statement that the stone bore the arms of a " European prince." The
Shah does not appear to have bought this diamond ; probably he did not
care much for historic souvenirs of European royalties, and possibly he
doubted whether Tavernier had the right to offer for sale what might be
the signet of a European monarch. However, the Shah's minister did not
fail to express his admiration of the skill shown by the " Franks " in
the art of diamond-engraving.81
in the Vetusta Monumenta of Astle, published by him in 1792, the seal
is figured as that of Mary Queen of Scots, and is said to have been in
the possession of Louis XIV. If this statement be correct, the signet
might have been among the diamonds sold by Tavernier to Louis XIV, on
the former's return to Europe. It seems to have shared the fate of a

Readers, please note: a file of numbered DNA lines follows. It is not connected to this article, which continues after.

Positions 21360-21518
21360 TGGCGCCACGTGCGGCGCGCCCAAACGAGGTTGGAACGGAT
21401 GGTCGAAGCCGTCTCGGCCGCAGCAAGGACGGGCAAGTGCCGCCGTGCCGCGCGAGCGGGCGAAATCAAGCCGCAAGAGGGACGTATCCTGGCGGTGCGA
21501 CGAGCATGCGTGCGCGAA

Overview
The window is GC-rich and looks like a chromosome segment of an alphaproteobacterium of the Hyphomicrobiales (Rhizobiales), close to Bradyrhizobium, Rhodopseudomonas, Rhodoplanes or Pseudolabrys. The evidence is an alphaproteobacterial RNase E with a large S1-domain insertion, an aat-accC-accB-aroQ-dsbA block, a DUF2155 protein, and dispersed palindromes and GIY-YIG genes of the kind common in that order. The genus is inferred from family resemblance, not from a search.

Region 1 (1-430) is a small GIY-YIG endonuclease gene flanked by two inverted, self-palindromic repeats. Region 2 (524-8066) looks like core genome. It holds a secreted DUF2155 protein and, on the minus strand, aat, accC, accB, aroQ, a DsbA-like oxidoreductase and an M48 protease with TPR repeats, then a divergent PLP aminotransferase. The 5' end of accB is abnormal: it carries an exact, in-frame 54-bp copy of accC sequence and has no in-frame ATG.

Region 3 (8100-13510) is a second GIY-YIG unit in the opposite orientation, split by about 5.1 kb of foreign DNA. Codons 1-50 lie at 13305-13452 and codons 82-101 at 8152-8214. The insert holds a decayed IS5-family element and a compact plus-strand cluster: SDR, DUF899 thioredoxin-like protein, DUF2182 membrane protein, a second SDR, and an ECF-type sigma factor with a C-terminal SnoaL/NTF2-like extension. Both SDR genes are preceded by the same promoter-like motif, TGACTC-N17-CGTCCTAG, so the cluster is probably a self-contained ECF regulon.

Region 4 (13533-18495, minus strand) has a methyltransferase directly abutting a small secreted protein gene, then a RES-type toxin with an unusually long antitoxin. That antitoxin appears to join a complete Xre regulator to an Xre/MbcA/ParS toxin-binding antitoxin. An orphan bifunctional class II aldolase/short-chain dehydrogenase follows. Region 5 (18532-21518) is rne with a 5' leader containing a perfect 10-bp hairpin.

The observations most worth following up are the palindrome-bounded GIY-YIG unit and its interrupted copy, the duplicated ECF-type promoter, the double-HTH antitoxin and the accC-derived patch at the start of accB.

large number of the jewels belonging to the French crown and to the
royal family, and next appears in a sale held in London June 19, 1817,
being described in the catalogue as " the engraved diamond ring of
Mary, Queen of Scots, upon which are engraved the arms of England,
Scotland and Ireland, quartered," and authenticated by a communication
from " that correct and learned antiquary the late Robert Gough, Esq."
to the following effect:
it descended from Mary to her grandchild Charles I, who gave it on the
scaffold to Arch Bishop Juxon for his son Charles II, who in his
troubles pawned it in Holland for £300, where it was bought by Governor
Yale and sold at his sale for £320, supposed for the Pretender.
Afterwards it came into the possession of the Earl of Hay, Duke of
Argyle, and probably from him to Mr. Blashford.
61 " Les six voyages de Jean Bapiste Tavernier," La Haye, 1718, vol. i, pp. 540, 541.